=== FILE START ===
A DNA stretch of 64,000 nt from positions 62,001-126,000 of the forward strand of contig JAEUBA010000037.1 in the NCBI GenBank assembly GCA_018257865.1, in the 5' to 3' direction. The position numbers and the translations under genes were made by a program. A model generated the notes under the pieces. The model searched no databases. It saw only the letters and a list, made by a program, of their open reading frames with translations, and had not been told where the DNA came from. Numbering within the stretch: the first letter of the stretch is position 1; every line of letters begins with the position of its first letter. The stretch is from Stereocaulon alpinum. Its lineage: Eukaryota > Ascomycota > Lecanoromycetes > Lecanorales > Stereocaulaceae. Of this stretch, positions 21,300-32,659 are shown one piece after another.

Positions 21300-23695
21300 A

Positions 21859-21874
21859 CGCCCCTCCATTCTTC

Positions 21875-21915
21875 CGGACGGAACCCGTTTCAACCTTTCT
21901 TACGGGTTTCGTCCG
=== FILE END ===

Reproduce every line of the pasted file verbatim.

A DNA stretch of 64,000 nt from positions 62,001-126,000 of the forward strand of contig JAEUBA010000037.1 in the NCBI GenBank assembly GCA_018257865.1, in the 5' to 3' direction. The position numbers and the translations under genes were made by a program. A model generated the notes under the pieces. The model searched no databases. It saw only the letters and a list, made by a program, of their open reading frames with translations, and had not been told where the DNA came from. Numbering within the stretch: the first letter of the stretch is position 1; every line of letters begins with the position of its first letter. The stretch is from Stereocaulon alpinum. Its lineage: Eukaryota > Ascomycota > Lecanoromycetes > Lecanorales > Stereocaulaceae. Of this stretch, positions 21,300-32,659 are shown one piece after another.

Positions 21300-23695
21300 A

Positions 21859-21874
21859 CGCCCCTCCATTCTTC

Positions 21875-21915
21875 CGGACGGAACCCGTTTCAACCTTTCT
21901 TACGGGTTTCGTCCG